How, then, to solve the housing crisis? Simple. There are too many people in Manhattan who simply do not belong there, at least not on the basis of the two issues we have been considering: fairness to the rich, and maximizing wealth for all of us. Without government intervention, the poor and middle class would never in a million years have found themselves anywhere near there. Had they somehow been plunked down there in mid-Manhattan, market forces would soon enough have headed them in the direction of the outer boroughs, if not further afield.

Who are these people? Some of them are the occupants of public housing. They pay heavily subsidized rents at way below market levels. They have absolutely no financial incentive to depart from their Ferrari located apartments to make way for wealthier folk. One way to encourage this process would be to simply raise their rents to market levels. They would soon enough depart. This would solve the problem immediately. The problem with this option is that it would be wildly politically unacceptable. Riots would ensue. These folk, and many others like them, take the position that they have a right to occupy such premises. A left wing mayor and city council would reject this solution forthwith on ideological grounds.

A more politically palatable answer would be to simply give these occupants titles to their dwellings in the form of condominium association memberships. Or, charge them a nominal price for ownership, for example $10. Egalitarians could hardly object to this windfall given to the poor. Then, market forces would be free to operate once again. These people would be made financial offers for their newly acquired property that they “could not refuse,” Godfather style. They would pocket this windfall money and then be free to relocate to pretty much any area of their choice, with the exception of Manhattan. (They would also find it difficult in the extreme to move to downtown Tokyo, London, Paris or other such places.) Certainly they could successfully bid for accommodation in the areas surrounding the core of this world-class city.

The economics of this situation are by no means limited to the Big Apple. The busboys and floor sweepers do not live cheek by jowl near the ski slopes in Vail, Colorado. Rather, they are bussed in from dozens of miles away where they occupy less desirable areas. Ditto for other high-priced real estate. Manhattan, in contrast, shoots itself in the foot (and maybe a bid higher in its body politic) by locating public housing for poor people in very productive territory, where, from an economic perspective, they simply do not belong.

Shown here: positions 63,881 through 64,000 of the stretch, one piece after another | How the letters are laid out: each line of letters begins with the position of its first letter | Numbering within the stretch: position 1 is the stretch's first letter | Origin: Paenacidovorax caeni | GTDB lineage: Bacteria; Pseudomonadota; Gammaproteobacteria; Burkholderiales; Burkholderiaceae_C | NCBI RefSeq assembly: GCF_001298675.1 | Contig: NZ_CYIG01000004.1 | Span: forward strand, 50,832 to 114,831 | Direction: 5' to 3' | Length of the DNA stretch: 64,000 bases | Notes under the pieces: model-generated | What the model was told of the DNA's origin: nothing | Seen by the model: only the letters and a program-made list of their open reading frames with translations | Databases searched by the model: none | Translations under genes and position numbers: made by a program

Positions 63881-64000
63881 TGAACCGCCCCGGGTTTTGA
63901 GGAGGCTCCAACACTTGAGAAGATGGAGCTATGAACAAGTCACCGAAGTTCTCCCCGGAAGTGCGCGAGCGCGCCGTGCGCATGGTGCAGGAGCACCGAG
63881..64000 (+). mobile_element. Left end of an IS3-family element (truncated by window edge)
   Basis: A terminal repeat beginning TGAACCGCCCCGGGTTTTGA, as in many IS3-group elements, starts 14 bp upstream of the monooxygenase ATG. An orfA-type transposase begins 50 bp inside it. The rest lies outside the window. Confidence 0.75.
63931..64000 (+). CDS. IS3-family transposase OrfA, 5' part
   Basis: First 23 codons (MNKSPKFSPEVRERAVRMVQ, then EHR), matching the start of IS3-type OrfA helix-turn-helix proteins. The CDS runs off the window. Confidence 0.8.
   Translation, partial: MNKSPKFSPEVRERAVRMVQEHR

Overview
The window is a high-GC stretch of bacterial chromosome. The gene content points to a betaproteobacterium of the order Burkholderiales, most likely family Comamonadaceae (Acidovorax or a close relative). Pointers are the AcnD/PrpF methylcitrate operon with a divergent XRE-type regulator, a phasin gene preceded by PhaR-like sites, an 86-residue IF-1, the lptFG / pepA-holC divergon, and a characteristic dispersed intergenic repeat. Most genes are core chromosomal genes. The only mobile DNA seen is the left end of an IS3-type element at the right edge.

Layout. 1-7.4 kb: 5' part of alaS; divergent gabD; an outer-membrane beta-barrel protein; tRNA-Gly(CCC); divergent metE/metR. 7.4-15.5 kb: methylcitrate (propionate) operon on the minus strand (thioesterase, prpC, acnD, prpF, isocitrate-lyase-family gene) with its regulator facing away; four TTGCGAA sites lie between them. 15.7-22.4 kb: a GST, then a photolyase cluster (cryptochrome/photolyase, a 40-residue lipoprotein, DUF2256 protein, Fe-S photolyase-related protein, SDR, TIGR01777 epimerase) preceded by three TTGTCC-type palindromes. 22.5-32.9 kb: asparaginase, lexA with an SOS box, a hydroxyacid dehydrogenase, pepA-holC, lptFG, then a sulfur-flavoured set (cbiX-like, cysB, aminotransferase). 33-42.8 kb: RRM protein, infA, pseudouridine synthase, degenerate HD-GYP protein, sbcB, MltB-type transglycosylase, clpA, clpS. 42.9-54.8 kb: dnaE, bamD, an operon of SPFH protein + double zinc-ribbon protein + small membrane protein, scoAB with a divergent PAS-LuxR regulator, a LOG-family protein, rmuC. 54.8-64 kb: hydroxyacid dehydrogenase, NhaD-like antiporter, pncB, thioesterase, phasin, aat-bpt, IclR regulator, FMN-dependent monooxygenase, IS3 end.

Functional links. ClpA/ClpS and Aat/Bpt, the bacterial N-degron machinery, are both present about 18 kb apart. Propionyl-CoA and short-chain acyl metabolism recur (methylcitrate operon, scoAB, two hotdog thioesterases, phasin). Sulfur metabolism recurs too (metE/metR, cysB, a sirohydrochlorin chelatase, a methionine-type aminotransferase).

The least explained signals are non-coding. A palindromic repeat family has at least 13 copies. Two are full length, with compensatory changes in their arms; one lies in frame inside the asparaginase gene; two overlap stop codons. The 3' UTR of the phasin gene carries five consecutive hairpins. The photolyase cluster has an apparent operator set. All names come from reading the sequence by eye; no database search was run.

Nor is the solution to prevent the conversion of many small dwellings, appropriate for those with less wherewithal, into fewer, larger quarters for the rich and highly productive. Since when did it become a proper government task (is there really any such thing whatsoever?) to preside over the allocation of large and small apartments? Shall they next do so for shoes and shirts?

One more solution. Get rid of rent controls, and sow salt where once they stood. First, it constitutes theft from landlords. Second, it discourages the building of new residential rental units. Such laws do not apply to commercial or industrial real estate, and the residential market is no different in any relevant way from these others. Another group which is now protected by law from engaging in geographical efficiency would thus be those who live under the umbrella of rent control. In New York City, this is a law promulgated in 1941 to deal with the wartime emergency. Which war? World War II. If there is any instance of the permanency of a “temporary” government policy it is this one, still on the books for almost a century now. One seriously wonders if it is not time to disband this uneconomic law.

Walter Block holds the Harold E. Wirth Eminent Scholar Endowed Chair in Economics at the J. A. Butt School of Business at Loyola University New Orleans, and is a senior fellow of the Ludwig von Mises Institute.